With the help of Durian, the operator implemented various preliminary methods to sustain a connection with the victim. First, they introduced additional malware named “AppleSeed”, an HTTP-based backdoor commonly employed by the Kimsuky group. Furthermore, they incorporated legitimate tools, including ngrok and Chrome Remote Desktop, along with a custom proxy tool, to access target machines. Ultimately, the actor implanted the malware to pilfer browser-stored data including cookies and login credentials.

Based on our telemetry, we pinpointed two victims within the South Korean cryptocurrency sector. The first compromise occurred in August 2023, followed by a second in November 2023. Notably, our investigation did not uncover any additional victims during these instances, indicating a highly focused targeting approach by the actor.

Given that the actor exclusively employed the AppleSeed malware, a tool historically associated with the Kimsuky group, we have a high level of confidence in attributing these attacks to Kimsuky. However, intriguingly, we have detected a tenuous connection with the Andariel group. Andariel, known for adopting a custom proxy tool named “LazyLoad”, appears to share similarities with the actor in this attack, who also utilized LazyLoad, as observed during our research. This nuanced connection warrants further exploration into the potential collaboration or tactics shared between these two threat actors.

ViolentParody is a backdoor detected inside a South Korean gaming company, with the latest deployments observed in January this year. The threat actor distributed this backdoor over the organization’s network by infecting a batch file located on an internal network share. The execution of said infected .BAT file results in the launch of an MSI installer that in turn drops the backdoor on the machine and configures it to persist through scheduled tasks and COM objects. Analysis of this backdoor revealed that couldcollect reconnaissance data on the infected machine, perform file system operations and inject various payloads. We additionally observed the threat actor behind this backdoor launching penetration testing tools, such as Ligolo-ng, Inveigh and Impacket. We attribute the activity described in our report to Winnti with low confidence.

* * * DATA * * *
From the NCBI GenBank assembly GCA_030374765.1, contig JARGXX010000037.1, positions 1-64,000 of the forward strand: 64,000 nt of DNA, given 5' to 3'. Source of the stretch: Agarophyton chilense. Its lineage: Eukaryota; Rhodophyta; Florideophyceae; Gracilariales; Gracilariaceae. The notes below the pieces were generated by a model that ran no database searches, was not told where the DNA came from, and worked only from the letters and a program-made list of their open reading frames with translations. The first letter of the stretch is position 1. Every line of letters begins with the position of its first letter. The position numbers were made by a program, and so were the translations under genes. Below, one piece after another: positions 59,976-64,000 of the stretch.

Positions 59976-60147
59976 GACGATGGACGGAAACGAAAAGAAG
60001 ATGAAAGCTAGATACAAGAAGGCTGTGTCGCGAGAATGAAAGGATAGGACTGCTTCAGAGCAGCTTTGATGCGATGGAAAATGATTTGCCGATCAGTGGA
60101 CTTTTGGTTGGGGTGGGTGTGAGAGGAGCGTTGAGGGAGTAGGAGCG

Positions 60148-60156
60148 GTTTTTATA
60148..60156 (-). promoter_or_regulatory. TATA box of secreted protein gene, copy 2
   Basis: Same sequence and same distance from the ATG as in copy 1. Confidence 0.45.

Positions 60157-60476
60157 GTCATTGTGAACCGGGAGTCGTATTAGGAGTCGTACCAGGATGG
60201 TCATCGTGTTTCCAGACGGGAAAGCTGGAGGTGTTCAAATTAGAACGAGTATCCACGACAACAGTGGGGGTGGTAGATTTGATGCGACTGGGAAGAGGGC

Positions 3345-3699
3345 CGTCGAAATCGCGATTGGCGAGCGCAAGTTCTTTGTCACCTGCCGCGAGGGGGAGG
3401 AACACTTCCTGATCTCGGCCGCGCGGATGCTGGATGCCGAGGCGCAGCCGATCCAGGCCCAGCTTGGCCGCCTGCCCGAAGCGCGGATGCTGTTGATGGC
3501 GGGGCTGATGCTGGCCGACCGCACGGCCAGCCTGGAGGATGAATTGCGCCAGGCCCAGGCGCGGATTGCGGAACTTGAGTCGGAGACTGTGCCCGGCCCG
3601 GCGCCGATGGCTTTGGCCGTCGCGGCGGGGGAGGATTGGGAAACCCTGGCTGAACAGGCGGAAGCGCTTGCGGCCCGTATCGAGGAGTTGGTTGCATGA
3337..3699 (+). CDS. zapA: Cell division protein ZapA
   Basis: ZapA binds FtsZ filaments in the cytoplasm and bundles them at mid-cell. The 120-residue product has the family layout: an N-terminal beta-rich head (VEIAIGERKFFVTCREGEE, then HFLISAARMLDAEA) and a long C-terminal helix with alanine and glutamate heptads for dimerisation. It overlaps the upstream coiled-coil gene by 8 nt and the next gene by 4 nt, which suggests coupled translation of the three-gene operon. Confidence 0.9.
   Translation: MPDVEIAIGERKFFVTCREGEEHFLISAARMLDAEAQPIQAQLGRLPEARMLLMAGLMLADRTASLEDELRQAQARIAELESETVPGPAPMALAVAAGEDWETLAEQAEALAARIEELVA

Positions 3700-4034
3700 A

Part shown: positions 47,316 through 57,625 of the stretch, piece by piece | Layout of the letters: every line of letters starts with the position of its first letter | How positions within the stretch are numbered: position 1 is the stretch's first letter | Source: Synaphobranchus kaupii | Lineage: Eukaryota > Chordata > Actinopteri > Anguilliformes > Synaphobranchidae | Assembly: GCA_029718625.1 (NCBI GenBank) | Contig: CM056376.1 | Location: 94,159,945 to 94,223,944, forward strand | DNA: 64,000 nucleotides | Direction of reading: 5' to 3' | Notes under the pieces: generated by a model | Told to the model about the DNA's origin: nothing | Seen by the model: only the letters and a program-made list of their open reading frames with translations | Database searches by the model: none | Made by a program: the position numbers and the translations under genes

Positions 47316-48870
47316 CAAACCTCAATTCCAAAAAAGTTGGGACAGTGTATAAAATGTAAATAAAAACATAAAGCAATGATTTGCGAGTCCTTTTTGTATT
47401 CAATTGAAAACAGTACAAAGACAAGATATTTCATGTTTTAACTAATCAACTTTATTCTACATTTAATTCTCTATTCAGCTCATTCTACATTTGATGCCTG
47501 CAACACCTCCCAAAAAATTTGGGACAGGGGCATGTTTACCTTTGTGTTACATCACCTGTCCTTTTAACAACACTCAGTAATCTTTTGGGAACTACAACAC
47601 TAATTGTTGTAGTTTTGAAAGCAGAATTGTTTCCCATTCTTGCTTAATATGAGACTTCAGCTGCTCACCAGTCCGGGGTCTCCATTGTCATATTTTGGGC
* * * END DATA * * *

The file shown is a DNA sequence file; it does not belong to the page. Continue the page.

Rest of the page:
The threat actor SideWinder launched hundreds of attacks in recent months against high-profile entities in Asia and Africa. Most of the attacks start with a spear-phishing email containing a Microsoft Word document or a ZIP archive with an LNK file inside. The attachment kicks off a chain of events that lead to the execution of multiple intermediate stages with different JavaScript and .NET loaders, and finally ends with a malicious implant developed in .NET that runs only in memory.

During the investigation, we observed a rather large infrastructure composed of many different virtual private servers and dozens of subdomains. Many subdomains are assumed to be created for specific victims, and the naming scheme indicated that the attacker had tried to disguise malicious communications as legitimate traffic from websites related to governmental entities or logistics companies.

SideWinder has historically targeted governmental and military entities in South Asia, but in this case, we observed an expanded range of  targets. The actor also compromised victims located in Southeast Asia and Africa. Moreover, we saw different diplomatic entities in Europe, Asia and Africa that were compromised. The expansion in targeting also includes new industries, proven by the discoveries of new targets in the logistics sector, more specifically in maritime logistics.

The Lazarus group has various malware clusters in its arsenal and continues to update its functionalities and techniques to evade detection. However, the actor can also be observed employing its old malware on occasion. We recently discovered that this notorious actor was testing its old and familiar tool, ThreatNeedle. The malware author utilized a binder tool to create initial-stage malware for delivering and implanting the final payload. The main objective of the binder tool is assembling the malware installer, actual payload and configuration. In addition, we discovered various malicious files from an affected machine fetching the next-stage payload after sending the victim’s profile. This kind of downloader malware is typical of Lazarus’s modus operandi. However, the group adopted a more complex HTTP communication format at this time to evade detection at the network level. By investigating the Command-and-Control (C2) resources used by the actor, we discovered NPM packages that contain malicious JavaScript code to deliver malware without user notification. Most of them are disguised as cryptocurrency-related programs and capable of downloading an additional payload from the actor-controlled server. This is a highly similar strategy to the scheme that we have observed and reported in the past.


Hacktivism, a marriage of hacking and activism, is often excluded from a company’s threat profile. This type of threat actor is commonly active in all types of crises, conflicts, wars and protests, among other events. The goal is to send a political, social or ideological message using digital means.

SiegedSec stepped up its hacktivist intrusions and activities internationally throughout 2023. This small group, active since 2022, mainly performs hack-and-leak operations. As with past hacktivist groups like LulzSec, what started as hack-and-leak and disruptive operations “just for lulz”, evolved into multiple offensive efforts in pursuit of social justice-related goals across the globe. The activities also led to coordination with other cybercriminal groups as part of the Five Families hacktivist collective, although SiegedSec were later expelled for alleged improper conduct.